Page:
My work forms at the intersections of popular culture, poetics, domesticity, and the underrepresentation of American minorities in History. Mythology, propaganda, publishing authority, and the quest to find what dictates truth, fact, and lie are the conceptual foundation of my practice. The conservation of unseen histories and stifled voices leads me to work with historical materials and methods like printing, bookmaking, collage, and assemblage of found and excavated objects. I am inspired by my experiences as a first generation American, as a daughter of divorced parents, the years living in my family’s retirement home, and similar experiences I saw growing up in the American Rust Belt. I take on the power of rewriting these histories to focus on common experiences rather than the privileged elite who often get the last say in preservation.
My current work is the product of an ethnographic practice. I research and record the domestic labors related to homebuilding and homemaking to value the work and the laborer over the product. I create bricks in the traditional Egyptian method, inspired by my father’s heritage and his profession as a civil engineer, to learn from the labor and process. I remember I was not allowed to participate in his work the same ways my bother was. These memories lead me to create A Woman’s Work as an inquiry of gendered domestic labor: I ‘clean’ an unfired brick made from topsoil and floor sweepings of my studio. The brick is transformed into dust that is caked and recorded onto the paper surface where the performance took place and covering my entire studio in a thin film of soil.
I was trained as a sociologist to recognize myths and cultural implications latent in objects and design. I am an archeologist when I excavate then reorganize objects I find in my mother’s storage unit, my grandmother’s apartment, and my own home. In Ruin 3 I stage memories of my mother as ruins equally constructive, destructive, recognizable, and surreal. I find object-remnants of moments and preserve them as representatives of a time or a practice in Remnant 2. These common objects, broken and discarded, gain new life as historic artifacts when placed ritually on a wall, they become whole and valued again. To invite my community to take part in this deeply personal work I create instructions for ruins, as in Ruin 5. These are a recipe for other people to connect to their own memories and create ruins that represent their individual experience. The instructions are both a blueprint and a thought experiment to lead people through considering and building their memory to dive into the personal histories that shaped them.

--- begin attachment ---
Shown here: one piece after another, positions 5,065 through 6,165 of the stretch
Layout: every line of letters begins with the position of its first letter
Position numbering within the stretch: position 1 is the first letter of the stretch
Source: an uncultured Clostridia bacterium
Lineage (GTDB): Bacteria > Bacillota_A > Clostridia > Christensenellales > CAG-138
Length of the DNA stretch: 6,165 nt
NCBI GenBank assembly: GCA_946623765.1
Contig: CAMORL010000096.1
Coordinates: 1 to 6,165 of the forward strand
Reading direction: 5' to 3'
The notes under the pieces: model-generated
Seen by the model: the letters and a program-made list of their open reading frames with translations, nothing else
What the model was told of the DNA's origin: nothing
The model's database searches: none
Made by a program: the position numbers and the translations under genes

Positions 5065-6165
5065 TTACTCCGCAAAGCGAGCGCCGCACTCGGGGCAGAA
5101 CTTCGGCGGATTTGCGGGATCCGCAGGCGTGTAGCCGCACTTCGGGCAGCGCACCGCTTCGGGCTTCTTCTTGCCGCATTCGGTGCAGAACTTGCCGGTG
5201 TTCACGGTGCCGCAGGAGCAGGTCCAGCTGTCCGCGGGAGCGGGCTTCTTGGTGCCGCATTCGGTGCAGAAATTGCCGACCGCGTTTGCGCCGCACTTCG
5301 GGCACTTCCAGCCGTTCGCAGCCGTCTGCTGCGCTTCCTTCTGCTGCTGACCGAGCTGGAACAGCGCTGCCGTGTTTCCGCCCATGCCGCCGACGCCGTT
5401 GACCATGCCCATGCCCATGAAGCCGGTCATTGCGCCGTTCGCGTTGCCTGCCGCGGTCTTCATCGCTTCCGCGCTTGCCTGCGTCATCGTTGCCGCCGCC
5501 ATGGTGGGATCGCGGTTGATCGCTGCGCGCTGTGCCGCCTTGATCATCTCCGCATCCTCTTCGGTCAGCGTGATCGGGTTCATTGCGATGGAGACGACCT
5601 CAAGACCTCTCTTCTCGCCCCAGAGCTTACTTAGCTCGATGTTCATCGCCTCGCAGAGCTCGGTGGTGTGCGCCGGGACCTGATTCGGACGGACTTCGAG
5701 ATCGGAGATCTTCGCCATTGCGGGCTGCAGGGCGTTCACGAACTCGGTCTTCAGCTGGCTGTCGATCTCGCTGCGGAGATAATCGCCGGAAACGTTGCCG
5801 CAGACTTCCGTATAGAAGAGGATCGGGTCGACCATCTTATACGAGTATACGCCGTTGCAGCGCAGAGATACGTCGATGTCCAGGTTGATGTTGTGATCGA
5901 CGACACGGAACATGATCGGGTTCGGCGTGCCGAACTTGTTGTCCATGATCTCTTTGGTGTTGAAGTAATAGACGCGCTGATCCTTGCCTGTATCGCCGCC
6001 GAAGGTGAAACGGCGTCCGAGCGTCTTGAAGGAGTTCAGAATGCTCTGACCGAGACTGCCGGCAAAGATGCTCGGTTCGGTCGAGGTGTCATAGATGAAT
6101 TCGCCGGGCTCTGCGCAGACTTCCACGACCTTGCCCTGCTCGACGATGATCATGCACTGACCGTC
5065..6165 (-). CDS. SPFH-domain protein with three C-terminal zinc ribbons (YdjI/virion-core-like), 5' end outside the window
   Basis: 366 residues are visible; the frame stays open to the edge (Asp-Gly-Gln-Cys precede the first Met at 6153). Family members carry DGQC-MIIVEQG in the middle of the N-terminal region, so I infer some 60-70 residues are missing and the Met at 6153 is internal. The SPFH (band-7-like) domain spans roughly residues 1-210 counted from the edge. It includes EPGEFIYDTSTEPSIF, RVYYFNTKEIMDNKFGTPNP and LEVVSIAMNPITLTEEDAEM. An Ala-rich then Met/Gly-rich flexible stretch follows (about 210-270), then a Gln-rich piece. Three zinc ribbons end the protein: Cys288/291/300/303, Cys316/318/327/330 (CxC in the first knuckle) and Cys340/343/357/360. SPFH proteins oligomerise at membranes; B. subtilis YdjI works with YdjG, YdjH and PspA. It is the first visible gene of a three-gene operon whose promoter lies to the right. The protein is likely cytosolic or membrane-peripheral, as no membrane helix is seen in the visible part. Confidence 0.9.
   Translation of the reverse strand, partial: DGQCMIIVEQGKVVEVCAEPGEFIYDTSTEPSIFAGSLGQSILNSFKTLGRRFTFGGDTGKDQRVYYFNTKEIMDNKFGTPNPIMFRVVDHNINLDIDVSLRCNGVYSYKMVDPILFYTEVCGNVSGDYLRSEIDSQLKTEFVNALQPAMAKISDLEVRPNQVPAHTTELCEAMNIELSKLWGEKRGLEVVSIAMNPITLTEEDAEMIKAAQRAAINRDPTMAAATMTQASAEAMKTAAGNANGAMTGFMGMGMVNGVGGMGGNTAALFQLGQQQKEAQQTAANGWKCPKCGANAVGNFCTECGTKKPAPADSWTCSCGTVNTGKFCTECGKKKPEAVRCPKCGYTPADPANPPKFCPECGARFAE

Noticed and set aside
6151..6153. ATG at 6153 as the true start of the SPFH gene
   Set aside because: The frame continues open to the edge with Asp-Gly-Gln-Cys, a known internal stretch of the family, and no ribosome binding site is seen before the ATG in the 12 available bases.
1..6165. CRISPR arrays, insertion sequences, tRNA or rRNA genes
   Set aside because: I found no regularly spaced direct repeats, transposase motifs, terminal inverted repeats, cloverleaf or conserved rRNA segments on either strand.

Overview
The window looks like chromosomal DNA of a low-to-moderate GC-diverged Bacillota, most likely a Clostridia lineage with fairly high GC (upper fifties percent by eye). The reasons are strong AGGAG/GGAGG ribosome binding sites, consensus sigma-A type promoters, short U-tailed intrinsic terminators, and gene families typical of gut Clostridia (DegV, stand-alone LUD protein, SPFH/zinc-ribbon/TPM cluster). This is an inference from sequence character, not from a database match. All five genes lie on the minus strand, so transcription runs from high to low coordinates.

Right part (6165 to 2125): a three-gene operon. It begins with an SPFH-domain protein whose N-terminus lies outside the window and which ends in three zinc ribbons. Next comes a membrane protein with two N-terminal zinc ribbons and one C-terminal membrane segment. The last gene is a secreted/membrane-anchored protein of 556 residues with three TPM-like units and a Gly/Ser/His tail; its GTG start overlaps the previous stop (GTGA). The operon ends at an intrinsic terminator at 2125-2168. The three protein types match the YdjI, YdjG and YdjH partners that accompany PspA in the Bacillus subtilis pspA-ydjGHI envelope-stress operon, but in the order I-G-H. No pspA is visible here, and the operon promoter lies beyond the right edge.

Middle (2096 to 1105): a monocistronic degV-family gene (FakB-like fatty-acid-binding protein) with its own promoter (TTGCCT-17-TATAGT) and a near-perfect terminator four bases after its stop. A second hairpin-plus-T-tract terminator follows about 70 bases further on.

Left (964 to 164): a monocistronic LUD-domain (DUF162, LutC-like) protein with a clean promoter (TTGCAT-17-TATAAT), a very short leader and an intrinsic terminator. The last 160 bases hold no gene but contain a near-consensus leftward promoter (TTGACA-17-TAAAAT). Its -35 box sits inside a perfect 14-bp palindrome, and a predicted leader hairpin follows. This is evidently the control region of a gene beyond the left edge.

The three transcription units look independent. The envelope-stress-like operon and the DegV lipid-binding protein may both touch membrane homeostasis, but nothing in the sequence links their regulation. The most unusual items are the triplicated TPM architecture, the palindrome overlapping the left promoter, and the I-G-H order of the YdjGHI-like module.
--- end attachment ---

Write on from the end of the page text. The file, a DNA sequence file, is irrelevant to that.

My most recent work Ruins For Those We Lost has served as a way for me to work through and consider the immense grief we are experiencing both from the COVID-19 Pandemic ravaging our country and the unjust death of Black people and others in the BIPOC community by American law enforcement brought to light in the Black Lives Matter Movement. As we social distance we cannot mourn together in our normal ways. Ruins For Those We Lost is a book of instructions to create artworks to preserve, encapsulate and memorialize those people who have died. These works are small and do not take much time to complete, everyone is invited to participate in this work.
Please feel free to create any of the artworks in either of the publications, both are available for download. If you would like to share your thoughts, experiences, or images of the work you make from these instructions you can reach me at firstname.lastname@example.org I would love to see what you are making.